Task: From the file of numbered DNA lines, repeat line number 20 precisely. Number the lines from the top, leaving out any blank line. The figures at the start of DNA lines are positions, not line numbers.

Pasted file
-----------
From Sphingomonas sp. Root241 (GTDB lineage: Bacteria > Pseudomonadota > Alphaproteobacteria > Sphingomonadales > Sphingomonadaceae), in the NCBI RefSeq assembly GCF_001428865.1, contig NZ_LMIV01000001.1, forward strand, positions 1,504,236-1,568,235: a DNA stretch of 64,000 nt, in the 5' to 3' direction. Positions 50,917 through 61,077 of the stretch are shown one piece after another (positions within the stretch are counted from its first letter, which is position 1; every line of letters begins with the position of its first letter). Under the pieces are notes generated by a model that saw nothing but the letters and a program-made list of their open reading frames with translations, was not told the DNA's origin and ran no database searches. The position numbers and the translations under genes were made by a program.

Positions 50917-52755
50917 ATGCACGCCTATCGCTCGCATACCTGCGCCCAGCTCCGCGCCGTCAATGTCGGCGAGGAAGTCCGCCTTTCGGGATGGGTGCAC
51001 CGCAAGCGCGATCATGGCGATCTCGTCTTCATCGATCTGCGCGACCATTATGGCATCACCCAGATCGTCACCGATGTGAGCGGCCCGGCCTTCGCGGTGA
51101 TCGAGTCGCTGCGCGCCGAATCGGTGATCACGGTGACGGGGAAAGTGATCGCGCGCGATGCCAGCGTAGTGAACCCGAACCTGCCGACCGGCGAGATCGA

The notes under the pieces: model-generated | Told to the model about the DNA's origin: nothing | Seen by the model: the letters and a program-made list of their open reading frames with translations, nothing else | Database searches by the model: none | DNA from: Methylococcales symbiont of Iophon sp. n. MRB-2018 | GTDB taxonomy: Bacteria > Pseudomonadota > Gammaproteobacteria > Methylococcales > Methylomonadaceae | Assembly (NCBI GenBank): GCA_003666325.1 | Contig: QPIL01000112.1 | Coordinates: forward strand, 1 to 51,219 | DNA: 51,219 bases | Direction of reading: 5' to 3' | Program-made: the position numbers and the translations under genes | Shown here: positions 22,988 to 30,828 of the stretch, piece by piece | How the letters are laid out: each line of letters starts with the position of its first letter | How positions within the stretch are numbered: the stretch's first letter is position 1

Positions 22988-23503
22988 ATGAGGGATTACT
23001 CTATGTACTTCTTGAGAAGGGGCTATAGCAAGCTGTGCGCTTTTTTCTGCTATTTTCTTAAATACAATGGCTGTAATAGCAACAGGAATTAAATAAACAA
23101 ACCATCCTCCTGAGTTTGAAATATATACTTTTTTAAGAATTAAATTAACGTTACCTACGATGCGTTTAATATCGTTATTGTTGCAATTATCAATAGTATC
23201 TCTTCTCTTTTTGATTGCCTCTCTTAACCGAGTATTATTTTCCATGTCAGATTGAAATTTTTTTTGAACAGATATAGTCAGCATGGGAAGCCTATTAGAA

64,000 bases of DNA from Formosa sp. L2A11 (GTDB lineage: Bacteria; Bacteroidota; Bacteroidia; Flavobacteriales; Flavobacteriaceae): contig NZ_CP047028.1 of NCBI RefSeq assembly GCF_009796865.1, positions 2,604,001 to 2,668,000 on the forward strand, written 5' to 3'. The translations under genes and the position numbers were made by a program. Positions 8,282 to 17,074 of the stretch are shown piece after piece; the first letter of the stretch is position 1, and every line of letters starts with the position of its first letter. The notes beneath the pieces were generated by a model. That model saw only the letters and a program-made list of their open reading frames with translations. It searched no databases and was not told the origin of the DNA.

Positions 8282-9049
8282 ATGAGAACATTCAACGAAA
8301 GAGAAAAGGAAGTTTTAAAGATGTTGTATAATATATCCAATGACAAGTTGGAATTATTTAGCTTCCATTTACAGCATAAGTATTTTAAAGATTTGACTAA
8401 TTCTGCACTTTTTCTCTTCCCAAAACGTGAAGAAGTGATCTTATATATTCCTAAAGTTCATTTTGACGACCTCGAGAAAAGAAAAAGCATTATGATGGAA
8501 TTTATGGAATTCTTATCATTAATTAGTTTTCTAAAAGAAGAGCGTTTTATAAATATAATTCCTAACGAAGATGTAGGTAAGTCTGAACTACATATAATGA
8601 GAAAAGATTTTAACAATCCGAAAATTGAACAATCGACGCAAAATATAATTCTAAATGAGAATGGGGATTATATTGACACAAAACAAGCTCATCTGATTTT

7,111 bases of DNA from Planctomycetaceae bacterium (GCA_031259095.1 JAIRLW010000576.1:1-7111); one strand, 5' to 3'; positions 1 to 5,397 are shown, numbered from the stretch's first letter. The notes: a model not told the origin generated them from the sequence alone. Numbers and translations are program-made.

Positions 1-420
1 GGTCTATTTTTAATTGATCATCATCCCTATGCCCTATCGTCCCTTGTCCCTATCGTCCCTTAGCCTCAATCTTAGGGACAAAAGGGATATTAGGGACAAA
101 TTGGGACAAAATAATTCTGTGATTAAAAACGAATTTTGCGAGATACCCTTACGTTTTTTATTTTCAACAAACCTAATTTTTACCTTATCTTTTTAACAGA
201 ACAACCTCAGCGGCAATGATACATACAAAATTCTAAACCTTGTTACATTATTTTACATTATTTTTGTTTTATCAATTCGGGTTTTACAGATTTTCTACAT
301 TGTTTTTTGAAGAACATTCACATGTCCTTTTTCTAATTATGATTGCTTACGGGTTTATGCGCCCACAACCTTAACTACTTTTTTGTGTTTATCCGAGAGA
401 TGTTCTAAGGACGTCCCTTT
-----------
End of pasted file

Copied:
Positions 1-420